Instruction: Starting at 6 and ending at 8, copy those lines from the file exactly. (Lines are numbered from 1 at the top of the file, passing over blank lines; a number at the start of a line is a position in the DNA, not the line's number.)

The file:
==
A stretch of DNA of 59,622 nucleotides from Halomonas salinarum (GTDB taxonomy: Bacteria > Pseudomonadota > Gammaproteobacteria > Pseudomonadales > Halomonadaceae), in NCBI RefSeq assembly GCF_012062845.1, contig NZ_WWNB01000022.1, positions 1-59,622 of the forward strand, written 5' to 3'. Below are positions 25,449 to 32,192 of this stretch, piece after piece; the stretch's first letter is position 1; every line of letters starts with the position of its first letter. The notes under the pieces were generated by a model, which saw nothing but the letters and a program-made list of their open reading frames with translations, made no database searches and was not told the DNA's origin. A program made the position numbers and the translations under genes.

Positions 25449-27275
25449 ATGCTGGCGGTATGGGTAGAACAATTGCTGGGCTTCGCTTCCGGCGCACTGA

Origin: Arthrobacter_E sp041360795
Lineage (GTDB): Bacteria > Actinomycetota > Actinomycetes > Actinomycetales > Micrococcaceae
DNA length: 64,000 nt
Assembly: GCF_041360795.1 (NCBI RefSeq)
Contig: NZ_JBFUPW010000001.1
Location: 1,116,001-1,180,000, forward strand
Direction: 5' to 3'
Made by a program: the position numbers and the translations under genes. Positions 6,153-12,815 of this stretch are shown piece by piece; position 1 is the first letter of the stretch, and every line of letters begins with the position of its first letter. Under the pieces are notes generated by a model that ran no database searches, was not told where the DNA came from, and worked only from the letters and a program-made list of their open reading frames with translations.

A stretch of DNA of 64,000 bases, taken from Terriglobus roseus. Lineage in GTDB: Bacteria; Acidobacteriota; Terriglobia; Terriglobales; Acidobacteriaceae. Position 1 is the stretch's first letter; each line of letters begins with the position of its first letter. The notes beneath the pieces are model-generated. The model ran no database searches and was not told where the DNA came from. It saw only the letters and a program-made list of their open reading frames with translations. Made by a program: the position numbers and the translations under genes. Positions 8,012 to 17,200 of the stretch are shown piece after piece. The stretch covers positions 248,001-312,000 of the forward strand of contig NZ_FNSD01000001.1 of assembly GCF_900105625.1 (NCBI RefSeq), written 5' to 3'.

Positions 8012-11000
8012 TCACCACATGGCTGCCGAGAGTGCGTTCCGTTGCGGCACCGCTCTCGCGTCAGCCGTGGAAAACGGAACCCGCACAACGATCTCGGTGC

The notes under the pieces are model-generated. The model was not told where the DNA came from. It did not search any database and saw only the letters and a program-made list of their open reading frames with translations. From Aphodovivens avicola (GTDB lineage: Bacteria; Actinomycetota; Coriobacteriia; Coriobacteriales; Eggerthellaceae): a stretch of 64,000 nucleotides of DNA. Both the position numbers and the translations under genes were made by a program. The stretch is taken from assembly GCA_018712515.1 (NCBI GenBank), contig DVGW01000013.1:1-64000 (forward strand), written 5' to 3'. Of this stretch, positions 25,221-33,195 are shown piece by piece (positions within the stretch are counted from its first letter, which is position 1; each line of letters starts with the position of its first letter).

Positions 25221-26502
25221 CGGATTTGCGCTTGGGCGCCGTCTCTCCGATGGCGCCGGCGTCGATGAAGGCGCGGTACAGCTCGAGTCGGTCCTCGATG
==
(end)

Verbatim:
DNA length: 64,000 nt
Assembly: GCF_041360795.1 (NCBI RefSeq)
Contig: NZ_JBFUPW010000001.1